The number one request by Star Wars fans when George Lucas announced that he was releasing all six motion pictures in a re-mastered format was to edit out every reference to Jar Jar Binks, a misbegotten computer-generated racially-controversial character that the Wall Street Journal described as a "Rastafarian Stepin Fetchit on platform hoofs, crossed annoyingly with Butterfly McQueen." Multi-billionaire director Lucas has a greater net worth than Donald Trump, thus may be blithely unconcerned with any financial impact of the groundswell of opposition to a character in his saga, but small business online marketers cannot afford to be quite so insensitive to their customers’ preferences. Many small businesses have their own Jar Jar Binks, which they heedlessly and pitilessly promote in opposition to their customers’ wishes, and these are well worth editing out, much in the way that some YouTube fan versions of Star Wars have eliminated Jar Jar Binks entirely.
Listen to Multiple Channels
The primary way to understand what your online audience is saying about you is to pay close attention to the chatter about your small business on various social media
channels. Your company doesn’t have to make publicly protested missteps as massive as Blackberry’s multi-day service outages or Netflix’s abrupt 50% price hike to locate the Jar Jar hiding in your offerings. There are literally hundreds of platforms and tools that can help you assess and track the chatter about your small business, each offering a slightly different feature set. Applying these monitoring services to determine what is being said about you and where it’s being said can point out the holes in your marketing plan. You don’t need to pull a major product line just because some 13-year-old on a nihilistic forum claims that it sucks, but if you’re noticing a widespread negative trend on any of your offerings, it’s high time to reconsider.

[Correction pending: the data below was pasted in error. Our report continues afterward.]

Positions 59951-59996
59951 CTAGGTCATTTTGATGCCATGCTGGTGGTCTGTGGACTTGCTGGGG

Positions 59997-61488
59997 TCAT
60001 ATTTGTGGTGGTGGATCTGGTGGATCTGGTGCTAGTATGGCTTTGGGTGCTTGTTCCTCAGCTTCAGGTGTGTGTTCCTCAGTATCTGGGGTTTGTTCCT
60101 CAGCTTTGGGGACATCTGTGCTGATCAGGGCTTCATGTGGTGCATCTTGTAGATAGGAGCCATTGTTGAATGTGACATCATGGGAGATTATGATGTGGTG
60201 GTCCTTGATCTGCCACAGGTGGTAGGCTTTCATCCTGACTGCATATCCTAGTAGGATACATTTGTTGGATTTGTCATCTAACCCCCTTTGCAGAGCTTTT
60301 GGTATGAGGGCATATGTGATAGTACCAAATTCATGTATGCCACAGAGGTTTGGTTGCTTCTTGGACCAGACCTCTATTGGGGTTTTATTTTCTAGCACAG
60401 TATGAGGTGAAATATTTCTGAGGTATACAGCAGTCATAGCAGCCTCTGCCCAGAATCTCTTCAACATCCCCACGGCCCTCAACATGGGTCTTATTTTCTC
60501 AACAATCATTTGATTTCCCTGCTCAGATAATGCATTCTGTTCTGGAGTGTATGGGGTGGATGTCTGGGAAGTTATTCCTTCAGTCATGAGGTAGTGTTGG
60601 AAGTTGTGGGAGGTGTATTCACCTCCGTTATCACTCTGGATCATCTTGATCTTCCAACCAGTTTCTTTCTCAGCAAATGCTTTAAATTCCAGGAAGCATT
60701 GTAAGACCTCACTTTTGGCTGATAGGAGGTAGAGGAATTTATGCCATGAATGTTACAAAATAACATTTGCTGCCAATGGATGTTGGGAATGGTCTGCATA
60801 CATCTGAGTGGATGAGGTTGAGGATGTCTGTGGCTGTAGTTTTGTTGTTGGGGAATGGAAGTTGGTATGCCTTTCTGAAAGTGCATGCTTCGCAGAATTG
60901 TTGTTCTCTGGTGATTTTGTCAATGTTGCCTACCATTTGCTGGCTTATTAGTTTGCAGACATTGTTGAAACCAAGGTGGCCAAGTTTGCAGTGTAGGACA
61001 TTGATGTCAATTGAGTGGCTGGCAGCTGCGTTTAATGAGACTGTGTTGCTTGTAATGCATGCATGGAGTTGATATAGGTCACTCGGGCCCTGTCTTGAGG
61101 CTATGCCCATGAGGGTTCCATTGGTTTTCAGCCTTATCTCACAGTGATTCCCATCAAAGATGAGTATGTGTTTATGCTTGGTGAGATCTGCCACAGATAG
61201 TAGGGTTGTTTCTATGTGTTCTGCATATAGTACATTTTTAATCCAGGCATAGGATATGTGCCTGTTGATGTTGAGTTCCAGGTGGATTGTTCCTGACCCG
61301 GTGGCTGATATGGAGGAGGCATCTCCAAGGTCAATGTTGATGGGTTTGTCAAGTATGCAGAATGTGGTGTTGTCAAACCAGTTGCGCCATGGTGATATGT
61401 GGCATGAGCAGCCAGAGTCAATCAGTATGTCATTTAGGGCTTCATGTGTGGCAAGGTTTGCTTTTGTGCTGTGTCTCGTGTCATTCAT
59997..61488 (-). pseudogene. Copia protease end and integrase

Ask Your Social Media Followers
Unlike the old fashioned monolithic form of advertising where a message was issued over broadcast or print media to exhort consumers to buy a product or service, social media and email marketing
is a fully balanced two way conversation between a company and its customers. Therefore if you are trying to seek out and destroy your own Jar Jars, ask your social networking following what they think of your offerings. Encourage them by providing some form of incentive such as badges or chits for their participation, or rewards for the most popular comments, and let the opinion exchange commence.
Make a Game out of It
If your small business has a considerable product catalog, consider turning its pruning into a social media game. Invite subscribers through your email newsletter
to vote for candidates for exclusion and keep score on your social network presences. One way to motivate online participation is to set up a valuable prize for the best essay on why such-and-such must be eliminated, or to reward voters for the winning (losing?) entry with a discount or other incentive.
Jar Jars Are Not Necessarily Products
Keep in mind that Jar Jars may be lurking in any corner of your marketing plan and do not necessarily have to be a product or service that you offer. Your customers may be upset by something as momentous as your email newsletter frequency or an insensitivity inadvertently displayed towards a minority group or special interest; or they may be ticked off by something as minor as a patterned background on your newsletter template that makes your text hard to read.
Set your sights on driving your Jar Jars into extinction and you will find that getting rid of the Binks will ease your way to the Bank.